3. Planned critically reflective approach meeting NQS services saw educators using reflective planning cycles but relying more on conversations and informal discussions whereas exceeding NQS services were more strategic and reflected on children’s behaviour, the environment, philosophy, teaching practices and their own pedagogy.
  4. Early Years Learning Framework (EYLF) was central to meeting NQS service quality improvement through supporting children’s learning and development by considering the five learning outcomes linking decisions clearly to the EYLF. Exceeding NQS services made reference to learning outcomes, but also to the EYLF principles and practices. 
  5. Alignment with service philosophy where meeting NQS services had evidence of the philosophy as a living document and “educators regularly demonstrated practice that mirrored the service’s philosophy” exceeding NQS services focused on how the philosophy was visible in their curriculum decisions and documentation.

 

The key strategies that were influential in quality improvement in QA1 were communication strategies that encouraged families to be involved in service, strategies that maximise learning including listening to children, intentional teaching, relationships that were responsive to children and using routines as opportunities for development and learning and educator practices that encouraged collaboration. 

 

The key factors identified as influential to quality improvement in QA7 were:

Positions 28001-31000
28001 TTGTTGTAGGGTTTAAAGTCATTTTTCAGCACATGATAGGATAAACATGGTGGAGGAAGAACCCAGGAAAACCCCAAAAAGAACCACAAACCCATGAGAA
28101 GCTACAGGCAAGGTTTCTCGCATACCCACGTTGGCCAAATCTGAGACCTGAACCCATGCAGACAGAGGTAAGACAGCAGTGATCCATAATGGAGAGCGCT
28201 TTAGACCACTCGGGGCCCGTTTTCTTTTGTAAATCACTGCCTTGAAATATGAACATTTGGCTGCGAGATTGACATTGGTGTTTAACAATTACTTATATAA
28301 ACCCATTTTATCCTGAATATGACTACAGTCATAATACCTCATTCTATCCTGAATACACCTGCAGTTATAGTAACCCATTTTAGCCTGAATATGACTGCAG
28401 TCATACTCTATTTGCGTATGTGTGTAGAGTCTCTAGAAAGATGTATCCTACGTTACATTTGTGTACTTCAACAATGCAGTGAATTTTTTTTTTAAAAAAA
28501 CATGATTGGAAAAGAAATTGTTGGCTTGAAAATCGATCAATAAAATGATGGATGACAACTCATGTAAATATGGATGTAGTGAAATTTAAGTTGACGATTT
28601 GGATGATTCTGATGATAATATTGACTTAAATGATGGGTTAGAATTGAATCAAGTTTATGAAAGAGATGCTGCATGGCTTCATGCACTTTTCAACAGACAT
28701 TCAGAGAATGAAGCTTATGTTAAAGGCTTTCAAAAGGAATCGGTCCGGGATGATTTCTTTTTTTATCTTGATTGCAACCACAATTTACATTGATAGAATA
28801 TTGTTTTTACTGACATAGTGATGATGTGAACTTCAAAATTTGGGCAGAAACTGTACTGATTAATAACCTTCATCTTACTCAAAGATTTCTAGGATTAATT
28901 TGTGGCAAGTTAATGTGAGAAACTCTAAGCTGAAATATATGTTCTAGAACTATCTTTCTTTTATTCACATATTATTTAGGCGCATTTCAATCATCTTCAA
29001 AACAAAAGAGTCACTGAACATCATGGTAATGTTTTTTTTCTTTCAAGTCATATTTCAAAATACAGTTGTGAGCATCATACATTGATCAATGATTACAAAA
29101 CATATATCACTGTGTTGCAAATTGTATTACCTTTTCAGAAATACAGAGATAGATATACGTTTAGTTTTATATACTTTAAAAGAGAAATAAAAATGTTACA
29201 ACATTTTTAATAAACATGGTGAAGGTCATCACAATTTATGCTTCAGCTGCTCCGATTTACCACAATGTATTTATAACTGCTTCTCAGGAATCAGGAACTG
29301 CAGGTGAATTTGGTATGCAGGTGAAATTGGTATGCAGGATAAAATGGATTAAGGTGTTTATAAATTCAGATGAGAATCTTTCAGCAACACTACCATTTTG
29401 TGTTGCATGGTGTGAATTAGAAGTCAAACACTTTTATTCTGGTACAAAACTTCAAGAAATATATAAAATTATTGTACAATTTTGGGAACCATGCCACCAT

1. Established systems – procedures and policies that were transparent to stakeholders were evident in both meeting NQS and exceeding NQS services, but exceeding NQS services had more comprehensive systems in place for regularly reviewing policies, implementing change as well as managing grievances. 
  2. Professional growth and learning systems in both meeting NQS and exceeding NQS services supported pedagogical leadership by the educational leader but exceeding services tended to have an early childhood teacher (ECT) in the education leader role and a more embedded approach to the pedagogical program, mentoring educators and reflecting on their role. 
  3. Positive culture ECEC settings in which the service philosophy had clear and high expectations, a commitment to continuous improvement and effective teamwork were considered critical factors contributing to the positive culture for all services however in exceeding NQS services the statement was more detailed with high expectations for all stakeholders.

 

With respect to supportive workforce factors such as staffing arrangements, valuing staff, structural factors, and time for planning, no differences were apparent between services meeting NQS or exceeding NQS the workforce factors included but all services noted the value of administrative support as a critical factor. 

 

The key strategies that were influential in quality improvement in QA7 were strategies that promote effective and continuous professional learning for team members, strategies that ensured the systematic processes were in place to revise policies and procedures as well as strategies that ensured educators were clear about their roles and responsibilities, procedures that include clear inductions for new staff and that ensured educators could collaborate effectively with management through feedback provision.